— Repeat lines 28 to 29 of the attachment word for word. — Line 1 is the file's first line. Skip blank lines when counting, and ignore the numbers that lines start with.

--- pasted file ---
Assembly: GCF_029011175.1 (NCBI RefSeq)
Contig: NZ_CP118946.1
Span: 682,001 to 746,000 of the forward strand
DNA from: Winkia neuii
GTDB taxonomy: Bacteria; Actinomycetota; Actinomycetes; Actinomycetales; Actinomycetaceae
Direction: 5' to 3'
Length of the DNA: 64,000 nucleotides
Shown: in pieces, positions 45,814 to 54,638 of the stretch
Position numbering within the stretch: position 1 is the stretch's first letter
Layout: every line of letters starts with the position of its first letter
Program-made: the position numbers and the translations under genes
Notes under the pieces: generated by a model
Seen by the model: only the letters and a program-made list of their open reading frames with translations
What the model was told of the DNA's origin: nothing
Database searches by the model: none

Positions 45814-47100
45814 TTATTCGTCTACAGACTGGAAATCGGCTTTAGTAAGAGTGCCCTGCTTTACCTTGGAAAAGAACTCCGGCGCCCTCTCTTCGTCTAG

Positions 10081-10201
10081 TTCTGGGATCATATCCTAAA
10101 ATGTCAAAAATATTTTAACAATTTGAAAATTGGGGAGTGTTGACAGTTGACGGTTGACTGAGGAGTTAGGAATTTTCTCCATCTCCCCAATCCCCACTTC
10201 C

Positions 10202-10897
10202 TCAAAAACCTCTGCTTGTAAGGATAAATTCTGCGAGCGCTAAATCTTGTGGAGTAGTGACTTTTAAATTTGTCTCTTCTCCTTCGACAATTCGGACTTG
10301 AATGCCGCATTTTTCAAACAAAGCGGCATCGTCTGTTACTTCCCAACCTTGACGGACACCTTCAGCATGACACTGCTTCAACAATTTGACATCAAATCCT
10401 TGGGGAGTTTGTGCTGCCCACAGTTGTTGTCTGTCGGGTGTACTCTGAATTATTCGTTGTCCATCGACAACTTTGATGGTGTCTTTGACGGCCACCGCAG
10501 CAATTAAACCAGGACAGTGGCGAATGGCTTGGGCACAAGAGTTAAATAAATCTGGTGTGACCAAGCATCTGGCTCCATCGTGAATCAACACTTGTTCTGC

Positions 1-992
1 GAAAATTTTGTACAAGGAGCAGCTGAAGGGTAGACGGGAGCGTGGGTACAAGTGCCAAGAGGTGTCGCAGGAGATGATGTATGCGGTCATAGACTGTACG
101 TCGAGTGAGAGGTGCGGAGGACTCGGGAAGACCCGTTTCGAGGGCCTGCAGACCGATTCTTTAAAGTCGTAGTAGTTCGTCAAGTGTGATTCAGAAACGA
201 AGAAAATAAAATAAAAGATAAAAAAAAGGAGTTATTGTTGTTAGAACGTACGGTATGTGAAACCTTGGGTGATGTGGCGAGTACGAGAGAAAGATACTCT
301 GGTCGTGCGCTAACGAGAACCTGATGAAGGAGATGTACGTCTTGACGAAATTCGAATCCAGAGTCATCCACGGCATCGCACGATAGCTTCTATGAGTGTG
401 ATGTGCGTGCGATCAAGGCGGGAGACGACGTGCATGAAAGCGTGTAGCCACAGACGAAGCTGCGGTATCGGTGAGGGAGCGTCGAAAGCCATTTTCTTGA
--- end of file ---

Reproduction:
1 GAAAATTTTGTACAAGGAGCAGCTGAAGGGTAGACGGGAGCGTGGGTACAAGTGCCAAGAGGTGTCGCAGGAGATGATGTATGCGGTCATAGACTGTACG
101 TCGAGTGAGAGGTGCGGAGGACTCGGGAAGACCCGTTTCGAGGGCCTGCAGACCGATTCTTTAAAGTCGTAGTAGTTCGTCAAGTGTGATTCAGAAACGA